The Toll Road and “Managed Lane” Hollow Promise

In 1992, a well known toller, Robert W. Poole, Jr., of the Reason Foundation, stated:

“Congestion pricing—charging a price to use highways that is high at peak hours and low at off-peak times—holds great potential for easing traffic congestion and reducing auto emissions in Southern California.”

Today, reality sets in with $8.50 “value priced” toll lanes during rush hour on SR 91 in Southern California (see actual photo of SR 91 during rush hour above). Note the untolled lanes are a dangerous congested nightmare, and even those who pay, must slow down and join the congestion to exit off the highway.

Did the toll roads, managed lanes or value pricing ease traffic congestion?

So when Sen. Kirk Watson, Rep. Mike Krusee, TxDOT or other tollers try sell us to toll roads we’ve already paid for, think about that photo. This photo is what it will be like with managed lanes on Loop 1 (MoPAC) in Austin and other freeways in Texas.

In an effort to deceive the public, slick politico’s like Watson say we need “managed lanes” to solve our problems. Managed lanes are a marketing term to sell us toll lanes - without using the “T” word!

These comments are from California citizens who have to live with what the politicians sold them, a promise that tolls, managed lanes and value pricing would reduce traffic congestion:
“These lanes were built w/taxpayer money. Should have never been toll road. We are being held hostage by OC and Caltrans. Why aren't our Riverside County reps standing up for us?”

“They are making almost a million dollars every week, and still cannot do anything to relieve the congestion on the 91. Even the yellow "cones" along the FasTrak lanes are old and often times missing. Where is all the money going?”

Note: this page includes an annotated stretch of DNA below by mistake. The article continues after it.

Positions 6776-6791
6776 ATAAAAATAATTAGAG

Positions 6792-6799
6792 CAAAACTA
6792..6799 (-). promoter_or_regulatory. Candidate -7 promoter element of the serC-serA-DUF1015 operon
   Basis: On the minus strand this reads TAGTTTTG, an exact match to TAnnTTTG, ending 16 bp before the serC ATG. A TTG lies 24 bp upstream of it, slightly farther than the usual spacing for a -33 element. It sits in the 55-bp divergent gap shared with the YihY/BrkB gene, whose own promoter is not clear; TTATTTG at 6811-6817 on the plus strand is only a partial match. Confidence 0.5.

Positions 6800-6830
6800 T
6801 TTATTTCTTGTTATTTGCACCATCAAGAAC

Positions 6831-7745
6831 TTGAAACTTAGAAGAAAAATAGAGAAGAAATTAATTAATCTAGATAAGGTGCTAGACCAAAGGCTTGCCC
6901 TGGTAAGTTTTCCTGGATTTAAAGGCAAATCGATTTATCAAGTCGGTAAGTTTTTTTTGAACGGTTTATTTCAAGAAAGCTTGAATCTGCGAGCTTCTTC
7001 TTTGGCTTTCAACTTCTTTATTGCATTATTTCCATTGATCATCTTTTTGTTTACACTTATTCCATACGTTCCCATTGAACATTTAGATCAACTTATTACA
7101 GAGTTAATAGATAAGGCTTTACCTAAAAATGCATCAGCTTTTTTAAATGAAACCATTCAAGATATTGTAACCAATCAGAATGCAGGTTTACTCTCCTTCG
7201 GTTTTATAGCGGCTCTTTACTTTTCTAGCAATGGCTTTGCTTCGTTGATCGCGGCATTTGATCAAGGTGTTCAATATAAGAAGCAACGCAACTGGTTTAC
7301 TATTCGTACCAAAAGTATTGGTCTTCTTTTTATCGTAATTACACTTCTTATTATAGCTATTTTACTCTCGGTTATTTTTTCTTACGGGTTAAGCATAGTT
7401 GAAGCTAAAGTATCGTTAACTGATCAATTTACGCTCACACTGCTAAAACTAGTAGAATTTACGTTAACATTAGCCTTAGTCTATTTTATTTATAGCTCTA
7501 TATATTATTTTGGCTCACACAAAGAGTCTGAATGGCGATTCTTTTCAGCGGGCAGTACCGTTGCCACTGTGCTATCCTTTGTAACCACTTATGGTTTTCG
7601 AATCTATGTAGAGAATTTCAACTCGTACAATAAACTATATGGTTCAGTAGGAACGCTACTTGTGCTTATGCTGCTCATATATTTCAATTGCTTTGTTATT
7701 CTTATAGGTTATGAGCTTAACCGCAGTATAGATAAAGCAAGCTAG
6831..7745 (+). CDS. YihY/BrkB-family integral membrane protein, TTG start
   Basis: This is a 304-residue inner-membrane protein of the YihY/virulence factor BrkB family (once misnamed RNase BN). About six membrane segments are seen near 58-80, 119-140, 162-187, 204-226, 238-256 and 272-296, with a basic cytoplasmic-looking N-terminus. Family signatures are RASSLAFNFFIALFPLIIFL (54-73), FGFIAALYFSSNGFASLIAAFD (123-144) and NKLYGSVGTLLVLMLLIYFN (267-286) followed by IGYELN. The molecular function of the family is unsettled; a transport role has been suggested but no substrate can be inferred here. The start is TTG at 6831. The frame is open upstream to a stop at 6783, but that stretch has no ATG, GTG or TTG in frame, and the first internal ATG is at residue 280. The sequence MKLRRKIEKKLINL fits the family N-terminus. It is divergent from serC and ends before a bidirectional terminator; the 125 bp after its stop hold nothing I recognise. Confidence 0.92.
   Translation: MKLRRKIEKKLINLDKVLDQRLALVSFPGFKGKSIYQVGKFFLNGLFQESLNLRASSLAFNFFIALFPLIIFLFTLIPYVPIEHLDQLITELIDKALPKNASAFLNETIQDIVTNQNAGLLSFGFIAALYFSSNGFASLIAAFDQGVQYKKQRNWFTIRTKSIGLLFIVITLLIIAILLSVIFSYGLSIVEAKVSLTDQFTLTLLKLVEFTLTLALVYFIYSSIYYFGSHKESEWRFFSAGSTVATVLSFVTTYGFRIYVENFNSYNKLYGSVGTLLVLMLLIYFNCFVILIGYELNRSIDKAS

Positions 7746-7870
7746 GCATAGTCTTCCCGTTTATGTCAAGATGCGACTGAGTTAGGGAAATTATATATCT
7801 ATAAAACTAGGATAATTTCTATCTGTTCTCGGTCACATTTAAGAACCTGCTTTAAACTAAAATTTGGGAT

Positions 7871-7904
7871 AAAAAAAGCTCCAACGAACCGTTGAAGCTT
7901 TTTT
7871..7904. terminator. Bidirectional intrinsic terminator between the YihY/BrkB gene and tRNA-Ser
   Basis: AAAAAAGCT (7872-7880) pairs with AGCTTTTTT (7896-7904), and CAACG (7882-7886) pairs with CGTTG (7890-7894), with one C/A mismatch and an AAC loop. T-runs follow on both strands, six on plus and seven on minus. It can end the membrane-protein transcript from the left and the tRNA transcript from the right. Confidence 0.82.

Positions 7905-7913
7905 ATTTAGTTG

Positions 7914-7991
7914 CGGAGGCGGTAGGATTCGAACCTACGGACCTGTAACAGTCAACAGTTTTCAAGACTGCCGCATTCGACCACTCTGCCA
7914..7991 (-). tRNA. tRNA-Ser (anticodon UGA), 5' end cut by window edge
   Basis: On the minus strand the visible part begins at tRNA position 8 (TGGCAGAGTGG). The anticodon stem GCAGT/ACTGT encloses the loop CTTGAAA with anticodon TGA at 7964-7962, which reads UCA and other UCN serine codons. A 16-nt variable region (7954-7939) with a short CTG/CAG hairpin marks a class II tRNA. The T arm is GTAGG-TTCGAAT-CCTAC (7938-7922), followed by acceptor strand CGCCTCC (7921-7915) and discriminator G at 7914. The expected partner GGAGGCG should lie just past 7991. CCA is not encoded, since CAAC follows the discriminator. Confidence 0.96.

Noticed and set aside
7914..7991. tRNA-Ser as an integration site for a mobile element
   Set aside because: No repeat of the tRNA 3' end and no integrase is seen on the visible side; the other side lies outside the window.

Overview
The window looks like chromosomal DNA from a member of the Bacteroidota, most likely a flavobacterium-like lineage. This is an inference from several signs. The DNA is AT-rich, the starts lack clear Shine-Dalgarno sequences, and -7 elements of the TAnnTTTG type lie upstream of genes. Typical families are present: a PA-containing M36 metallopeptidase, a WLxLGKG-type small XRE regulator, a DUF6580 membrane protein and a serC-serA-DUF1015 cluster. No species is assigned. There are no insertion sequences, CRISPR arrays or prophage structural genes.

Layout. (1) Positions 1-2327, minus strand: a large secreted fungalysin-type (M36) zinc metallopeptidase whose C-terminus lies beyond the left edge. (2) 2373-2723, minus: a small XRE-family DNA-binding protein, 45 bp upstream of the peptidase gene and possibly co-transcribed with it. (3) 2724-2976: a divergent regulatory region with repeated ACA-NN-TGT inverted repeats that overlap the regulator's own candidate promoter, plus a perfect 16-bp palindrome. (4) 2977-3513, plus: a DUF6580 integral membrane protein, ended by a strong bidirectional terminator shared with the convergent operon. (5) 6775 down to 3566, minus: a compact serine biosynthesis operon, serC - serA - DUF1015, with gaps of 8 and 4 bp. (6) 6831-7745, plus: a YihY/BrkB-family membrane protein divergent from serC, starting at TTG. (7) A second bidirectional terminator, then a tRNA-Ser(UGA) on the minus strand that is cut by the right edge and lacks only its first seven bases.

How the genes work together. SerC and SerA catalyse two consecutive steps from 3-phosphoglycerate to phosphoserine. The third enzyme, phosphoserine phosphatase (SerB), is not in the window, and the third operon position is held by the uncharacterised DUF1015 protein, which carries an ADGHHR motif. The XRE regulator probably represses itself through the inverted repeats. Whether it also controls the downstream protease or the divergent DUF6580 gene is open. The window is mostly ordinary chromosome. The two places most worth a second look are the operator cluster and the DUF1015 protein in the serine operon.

“"Congestion-pricing" is French for fleecing consumers. Oct.'s plan is about making money, not reducing congestion.”

“When the Orange County Transportation Authority announced they were going to purchase the toll lanes, they said that the prices were going to drop not go up. Once again, the government lies to get what they want.”

“The obscene amount of tax dollars that are TAKEN from us everyday should be more than enough to create and maintain any of these new roads.”


“They spent a lot of taxpayer's money...they promised reductions in traffic congestion while staying "revenue neutral". About six months later a study showed a drop in traffic of only 0.06 percent, a paltry amount, as compared to an increase in revenue of a whopping 26.0 percent. This kind of double-speak and corruption will continue as long as we, the people, allow it. THROW THE RASCALS OUT!!!”

“Anyone notice all the people who cut into the lanes after the toll plaza. How dangerous is that?”

“Pricing on the 91 Toll Lanes is INSANE! I understand that sometimes it's just as congested as the non-tollroads during rush (hour), but the raise is just too much. I think the price of $8 is too much.”
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Sal Costello said...

Peter Samuel of TollRoadsNews.com wrote: